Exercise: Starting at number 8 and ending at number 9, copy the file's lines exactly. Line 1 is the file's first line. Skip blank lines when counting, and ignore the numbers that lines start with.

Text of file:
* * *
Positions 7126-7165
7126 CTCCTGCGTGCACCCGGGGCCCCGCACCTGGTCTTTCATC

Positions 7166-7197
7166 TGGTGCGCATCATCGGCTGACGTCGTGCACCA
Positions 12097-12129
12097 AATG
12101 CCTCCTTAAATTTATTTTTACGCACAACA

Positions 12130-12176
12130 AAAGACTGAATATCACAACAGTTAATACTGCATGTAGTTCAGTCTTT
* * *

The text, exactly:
Positions 12130-12176
12130 AAAGACTGAATATCACAACAGTTAATACTGCATGTAGTTCAGTCTTT